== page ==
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The authors of this case series describe the use of tissue plasminogen activator (tPA) in COVID-19–associated coagulopathy. The authors note the high rate of severe coagulopathy seen in deceased patients with COVID-19 compared with survivors (71.4% vs 0.6%) and highlight that the coagulopathy is predominantly thrombotic disseminated intravascular coagulation. They report the outcomes of 3 patients with COVID-19–related ARDS and coagulopathy who had transient improvement in their pulmonary function with tPA administration, which may further improve with repeated or higher dosing. Such treatment of hypothesized pulmonary microthrombi contributing to COVID-19–associated ARDS needs further study.
In this limited case series, the use of tPA resulted in transient improvement in pulmonary function among patients with COVID-19–associated ARDS. Larger prospective investigations may be warranted to determine if therapeutic anticoagulation and/or thrombolytics are associated with improved clinical outcomes while leveraging the risk of associated major bleeding events.
– Curtis Lachowiez, MD
This abstract is available on the publisher's site.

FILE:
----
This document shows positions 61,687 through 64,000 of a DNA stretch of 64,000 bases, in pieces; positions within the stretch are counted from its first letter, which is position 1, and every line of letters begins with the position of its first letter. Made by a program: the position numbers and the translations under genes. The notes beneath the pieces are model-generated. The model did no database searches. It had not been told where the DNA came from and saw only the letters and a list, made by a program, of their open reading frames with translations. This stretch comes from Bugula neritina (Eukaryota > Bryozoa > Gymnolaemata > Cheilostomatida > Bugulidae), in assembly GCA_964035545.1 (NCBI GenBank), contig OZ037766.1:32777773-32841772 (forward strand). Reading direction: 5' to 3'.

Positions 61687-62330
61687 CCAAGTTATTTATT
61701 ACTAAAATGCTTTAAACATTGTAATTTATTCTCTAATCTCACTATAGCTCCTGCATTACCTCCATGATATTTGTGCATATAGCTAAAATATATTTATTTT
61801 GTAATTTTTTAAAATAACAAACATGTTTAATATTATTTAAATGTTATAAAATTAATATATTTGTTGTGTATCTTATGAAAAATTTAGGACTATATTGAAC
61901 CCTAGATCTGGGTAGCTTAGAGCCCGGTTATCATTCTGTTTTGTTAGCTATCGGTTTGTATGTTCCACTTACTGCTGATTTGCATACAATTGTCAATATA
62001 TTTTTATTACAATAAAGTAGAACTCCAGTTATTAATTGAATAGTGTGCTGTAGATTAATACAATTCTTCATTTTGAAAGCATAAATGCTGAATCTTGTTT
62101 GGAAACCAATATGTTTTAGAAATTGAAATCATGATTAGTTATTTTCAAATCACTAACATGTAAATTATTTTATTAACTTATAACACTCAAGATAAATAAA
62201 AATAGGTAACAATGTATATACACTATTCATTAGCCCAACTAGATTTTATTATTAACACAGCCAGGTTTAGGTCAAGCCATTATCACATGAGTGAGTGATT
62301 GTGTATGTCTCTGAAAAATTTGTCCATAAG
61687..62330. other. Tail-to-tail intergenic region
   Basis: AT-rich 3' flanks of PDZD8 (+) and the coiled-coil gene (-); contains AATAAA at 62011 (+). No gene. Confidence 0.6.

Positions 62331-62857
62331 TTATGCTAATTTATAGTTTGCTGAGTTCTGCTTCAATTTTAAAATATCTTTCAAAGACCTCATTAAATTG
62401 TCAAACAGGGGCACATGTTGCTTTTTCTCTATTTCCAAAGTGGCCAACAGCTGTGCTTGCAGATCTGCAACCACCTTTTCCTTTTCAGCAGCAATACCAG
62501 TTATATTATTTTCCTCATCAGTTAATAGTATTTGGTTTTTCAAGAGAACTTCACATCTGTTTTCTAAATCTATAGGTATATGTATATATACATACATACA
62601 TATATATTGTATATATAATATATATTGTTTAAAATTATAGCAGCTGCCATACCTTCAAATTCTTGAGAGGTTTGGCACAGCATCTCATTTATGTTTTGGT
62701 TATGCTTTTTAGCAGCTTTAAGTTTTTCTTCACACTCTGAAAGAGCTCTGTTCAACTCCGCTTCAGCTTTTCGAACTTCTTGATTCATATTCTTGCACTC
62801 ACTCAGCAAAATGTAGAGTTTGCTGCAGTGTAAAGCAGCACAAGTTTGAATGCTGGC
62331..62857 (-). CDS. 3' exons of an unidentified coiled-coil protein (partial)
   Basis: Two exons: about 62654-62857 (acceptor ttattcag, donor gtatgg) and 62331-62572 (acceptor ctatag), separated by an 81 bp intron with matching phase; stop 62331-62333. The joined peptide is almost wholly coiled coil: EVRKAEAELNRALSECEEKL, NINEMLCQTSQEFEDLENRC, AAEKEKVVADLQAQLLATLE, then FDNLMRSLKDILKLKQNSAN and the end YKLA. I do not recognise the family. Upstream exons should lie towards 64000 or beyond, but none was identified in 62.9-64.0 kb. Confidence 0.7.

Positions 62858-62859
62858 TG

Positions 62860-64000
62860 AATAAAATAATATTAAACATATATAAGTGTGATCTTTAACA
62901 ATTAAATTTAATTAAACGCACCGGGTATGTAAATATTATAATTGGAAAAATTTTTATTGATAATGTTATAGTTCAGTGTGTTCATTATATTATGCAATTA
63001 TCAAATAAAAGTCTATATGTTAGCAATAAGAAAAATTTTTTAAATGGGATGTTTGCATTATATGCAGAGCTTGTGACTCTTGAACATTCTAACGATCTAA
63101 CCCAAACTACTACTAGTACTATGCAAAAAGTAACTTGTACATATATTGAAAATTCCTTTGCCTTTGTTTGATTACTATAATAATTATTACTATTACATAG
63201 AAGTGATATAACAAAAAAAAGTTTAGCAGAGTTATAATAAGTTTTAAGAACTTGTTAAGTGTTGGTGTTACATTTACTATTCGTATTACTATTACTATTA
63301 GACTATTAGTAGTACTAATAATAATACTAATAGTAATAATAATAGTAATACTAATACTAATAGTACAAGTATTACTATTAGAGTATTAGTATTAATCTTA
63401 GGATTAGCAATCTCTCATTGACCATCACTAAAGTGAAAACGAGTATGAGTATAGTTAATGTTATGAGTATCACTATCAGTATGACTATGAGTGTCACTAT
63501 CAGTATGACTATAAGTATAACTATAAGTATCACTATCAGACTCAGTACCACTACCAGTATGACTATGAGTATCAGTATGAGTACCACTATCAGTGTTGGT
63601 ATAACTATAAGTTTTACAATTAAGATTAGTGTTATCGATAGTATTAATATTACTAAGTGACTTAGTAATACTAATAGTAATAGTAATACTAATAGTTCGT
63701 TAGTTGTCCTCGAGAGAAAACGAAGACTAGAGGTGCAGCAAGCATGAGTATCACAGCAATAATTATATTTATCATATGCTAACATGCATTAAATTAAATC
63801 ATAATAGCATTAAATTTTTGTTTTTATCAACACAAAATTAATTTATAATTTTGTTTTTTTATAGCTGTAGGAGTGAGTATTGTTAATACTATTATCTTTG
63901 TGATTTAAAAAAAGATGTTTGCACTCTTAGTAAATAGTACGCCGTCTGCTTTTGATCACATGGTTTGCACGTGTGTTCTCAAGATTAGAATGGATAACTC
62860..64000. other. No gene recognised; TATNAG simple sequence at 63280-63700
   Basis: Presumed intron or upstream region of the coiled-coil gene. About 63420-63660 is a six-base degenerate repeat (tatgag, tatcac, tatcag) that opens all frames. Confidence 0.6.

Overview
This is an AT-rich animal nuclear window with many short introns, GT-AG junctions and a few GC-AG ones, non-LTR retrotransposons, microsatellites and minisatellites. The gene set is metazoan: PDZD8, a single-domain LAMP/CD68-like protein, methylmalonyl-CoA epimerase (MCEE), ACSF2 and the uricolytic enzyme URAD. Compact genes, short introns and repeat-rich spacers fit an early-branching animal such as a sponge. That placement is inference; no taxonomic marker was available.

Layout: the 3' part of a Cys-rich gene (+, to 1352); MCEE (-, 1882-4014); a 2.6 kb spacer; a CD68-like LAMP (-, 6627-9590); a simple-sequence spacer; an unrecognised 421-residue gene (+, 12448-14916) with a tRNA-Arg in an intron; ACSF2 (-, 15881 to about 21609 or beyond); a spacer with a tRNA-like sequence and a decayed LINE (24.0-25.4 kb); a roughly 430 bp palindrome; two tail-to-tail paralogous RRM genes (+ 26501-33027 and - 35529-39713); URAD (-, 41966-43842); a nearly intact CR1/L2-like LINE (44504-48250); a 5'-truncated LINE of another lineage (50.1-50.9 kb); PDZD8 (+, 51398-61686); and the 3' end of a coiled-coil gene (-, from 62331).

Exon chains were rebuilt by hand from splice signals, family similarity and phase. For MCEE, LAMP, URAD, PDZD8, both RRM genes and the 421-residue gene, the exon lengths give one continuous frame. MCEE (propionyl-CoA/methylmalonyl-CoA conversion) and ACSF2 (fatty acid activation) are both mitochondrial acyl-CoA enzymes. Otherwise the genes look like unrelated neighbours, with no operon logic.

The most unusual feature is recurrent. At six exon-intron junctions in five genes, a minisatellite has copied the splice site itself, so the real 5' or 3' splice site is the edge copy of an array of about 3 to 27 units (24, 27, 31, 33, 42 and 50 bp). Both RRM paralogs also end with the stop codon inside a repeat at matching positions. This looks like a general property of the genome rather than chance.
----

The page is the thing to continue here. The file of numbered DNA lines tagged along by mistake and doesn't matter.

A hallmark of severe COVID-19 is coagulopathy, with 71.4% of patients who die of COVID-19 meeting ISTH criteria for disseminated intravascular coagulation (DIC) while only 0.6% of patients who survive meet these criteria (1). Additionally, it has become clear that this is not a bleeding diathesis but rather a predominantly pro-thrombotic DIC with high venous thromboembolism rates, elevated D-dimer levels, high fibrinogen levels in concert with low anti-thrombin levels, and pulmonary congestion with microvascular thrombosis and occlusion on pathology in addition to mounting experience with high rates of central line thrombosis and vascular occlusive events (e.g. ischemic limbs, strokes, etc.) observed by those who care for critically ill COVID-19 patients (1-7). There is evidence in both animals and humans that fibrinolytic therapy in Acute Lung Injury and ARDS improves survival, which also points to fibrin deposition in the pulmonary microvasculature as a contributory cause of ARDS and would be expected to be seen in patients with ARDS and concomitant diagnoses of DIC on their laboratory values such as what is observed in more than 70% of those who die of COVID-19 (8-10).